My parents taught me to enjoy Star Wars. To this day, my mother speaks of the Mos Eisley cantina scene in A New Hope with reverence. The strange aliens built using practical effects, the weird clicks and blurbles of the creatures, the severed arm of Ponda Baba. The cantina scene established the Star Wars universe as something bigger than the Jedi and the Empire. It was a mythological world big enough for smugglers, bastards, and frontier violence. The Mandalorian, Disney’s new live action Star Wars television series, lives in the spaces unoccupied by the Jedi. It thrives in the places the Empire left behind. It’s a show built from pieces first established in the Mos Eisley cantina.
George Lucas based Star Wars, in part, on the serial adventure films he enjoyed as a child. Star Wars exists because he couldn’t get the rights to Flash Gordon. Those original serials ran in 20 minute segments as part of a larger movie reel. Star Wars was always confined by its need to be a big story on the big screen. To justify a two-hour run time, Star Wars films needed to be about a Galactic Empire and the battle between the Dark and Light sides of the force.
The Mandalorian is small—its first episode is just 40 minutes long—and, freed from the constraints of the big screen, it can tell a smaller story. It’s the story of a bounty hunter with no name working for a government functionary known only as The Client. It’s a story where Nick Nolte, Brian Posein, and Taika Waititi deliver commanding performances in a few minutes of screentime without showing their faces.
The show has a visual language that’s instantly recognizable. Its first episode is a western that could, if it didn’t occur a long time ago in a galaxy far far away, be an episode of Gunsmoke. It opens on a stranger walking into a bar. The bar’s resident assholes start to push him around. There’s an explosion of violence and the stranger proves he’s not to be messed with.
The Stranger is a bounty hunter, the Mandalorian. He looks like Boba Fett, but he’s not. Thank the Force. One of the strengths of the The Mandalorian is that it expands Stars Wars, rather than just doubling down on old characters. We never see his face. If he has a name, we don’t learn it. Like Clint Eastwood in A Fistfull of Dollars, he has none. He is a creature of myth, defined by his actions. The armor on his body, with its various scars and dents, tells his story.
Tracking a bounty, the Mandalorian crosses a desert ridge and stares down at a stucco compound that could exist in a Spaghetti Western were it not for the alien desperados wandering its grounds. He meets another bounty hunter wearing bandoliers. There’s a shootout and a gatling gun.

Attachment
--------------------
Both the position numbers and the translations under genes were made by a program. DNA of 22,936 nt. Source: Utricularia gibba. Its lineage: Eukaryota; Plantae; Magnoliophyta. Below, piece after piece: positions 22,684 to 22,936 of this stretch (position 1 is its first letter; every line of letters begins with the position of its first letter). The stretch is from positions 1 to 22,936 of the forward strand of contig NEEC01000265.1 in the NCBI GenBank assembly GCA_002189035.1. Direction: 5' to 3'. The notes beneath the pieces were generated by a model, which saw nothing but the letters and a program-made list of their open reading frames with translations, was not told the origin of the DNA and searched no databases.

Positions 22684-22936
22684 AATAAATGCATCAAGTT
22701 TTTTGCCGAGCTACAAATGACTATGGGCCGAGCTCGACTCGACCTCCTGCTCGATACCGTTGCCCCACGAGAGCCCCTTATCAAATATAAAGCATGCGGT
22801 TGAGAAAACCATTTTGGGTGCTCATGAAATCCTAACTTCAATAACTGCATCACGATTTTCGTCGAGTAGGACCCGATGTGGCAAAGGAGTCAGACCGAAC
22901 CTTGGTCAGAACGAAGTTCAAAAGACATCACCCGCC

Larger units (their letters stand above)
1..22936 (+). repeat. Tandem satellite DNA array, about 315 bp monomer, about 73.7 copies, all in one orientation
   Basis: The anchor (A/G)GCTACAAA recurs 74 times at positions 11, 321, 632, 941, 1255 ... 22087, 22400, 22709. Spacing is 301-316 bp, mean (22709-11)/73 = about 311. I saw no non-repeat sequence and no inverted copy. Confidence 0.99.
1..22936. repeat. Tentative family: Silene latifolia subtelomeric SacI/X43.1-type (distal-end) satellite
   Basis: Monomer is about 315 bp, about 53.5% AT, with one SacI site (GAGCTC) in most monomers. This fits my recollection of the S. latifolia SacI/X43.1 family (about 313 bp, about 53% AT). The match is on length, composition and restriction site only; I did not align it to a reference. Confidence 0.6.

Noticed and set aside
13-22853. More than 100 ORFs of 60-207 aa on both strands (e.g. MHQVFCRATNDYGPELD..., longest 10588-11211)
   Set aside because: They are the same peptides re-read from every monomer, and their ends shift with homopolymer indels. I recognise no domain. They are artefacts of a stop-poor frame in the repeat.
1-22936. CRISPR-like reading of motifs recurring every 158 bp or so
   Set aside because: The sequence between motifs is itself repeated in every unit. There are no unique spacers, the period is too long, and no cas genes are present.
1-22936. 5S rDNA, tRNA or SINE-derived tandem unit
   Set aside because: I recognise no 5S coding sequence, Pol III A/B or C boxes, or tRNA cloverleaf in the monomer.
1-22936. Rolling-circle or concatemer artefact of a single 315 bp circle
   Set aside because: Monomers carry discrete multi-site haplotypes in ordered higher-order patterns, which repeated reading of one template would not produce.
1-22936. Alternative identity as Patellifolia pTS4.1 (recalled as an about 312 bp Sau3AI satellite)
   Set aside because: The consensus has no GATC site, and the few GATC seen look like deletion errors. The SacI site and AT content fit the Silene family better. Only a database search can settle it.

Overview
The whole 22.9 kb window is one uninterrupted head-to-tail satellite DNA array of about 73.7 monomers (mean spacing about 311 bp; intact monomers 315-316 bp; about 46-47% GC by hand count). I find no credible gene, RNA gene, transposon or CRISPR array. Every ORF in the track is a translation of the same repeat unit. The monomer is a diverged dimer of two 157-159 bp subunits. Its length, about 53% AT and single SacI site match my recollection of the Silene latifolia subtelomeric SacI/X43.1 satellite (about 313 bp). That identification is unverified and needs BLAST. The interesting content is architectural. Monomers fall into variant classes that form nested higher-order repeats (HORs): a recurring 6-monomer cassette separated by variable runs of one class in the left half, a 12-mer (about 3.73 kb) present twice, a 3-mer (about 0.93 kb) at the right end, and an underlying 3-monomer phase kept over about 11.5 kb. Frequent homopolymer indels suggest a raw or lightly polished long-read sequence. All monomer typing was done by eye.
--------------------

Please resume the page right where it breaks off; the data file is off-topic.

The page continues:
The Mandalorian is Star Wars stripped to its bare, mythic essentials. In 40 minutes, I understood the motivation of the Mandlorian and the greater stakes of the story. Set just after the events of Return of the Jedi, the Mandalorian takes a job from an Empire functionary he may not be able to fulfill I understood that this was Star Wars by way of Sergio Leone with a dash of Lone Wolf and Cub. I understood that Star Wars was a big enough universe to tell stories that weren’t about Space Wizards and galactic politics.
Star Wars became ingrained in our culture because of its extended universe. For decades, creators and fans churned out comic books, novels, video games, and cartoons that explored the worlds beyond the Jedi. There were always more stories to tell, more planets to visit, and more creatures to learn about. The universe was vast and its history deep. Talented writers filled in the world suggested by the Mos Eisley cantina.
The Mandalorian is a high budget realization of what Star Wars can be with the right vision. Disney didn’t just buy the Skywalkers in 2012. It bought the rights to a world where Werner Herzog can send a faceless bounty hunter on a mysterious quest. This December, Disney will release the final Star Wars movie in the Skywalker saga. Bob Iger, Disney’s CEO, has promised to slow down production on Star Wars films.
“Less is more,” Iger said of the films. That doesn’t mean we’ll see less Star Wars, just that we’ll see more Star Wars that looks like The Mandalorian. Sparse, mythic, small stories set in the fringes of the galaxy. That’s a good thing.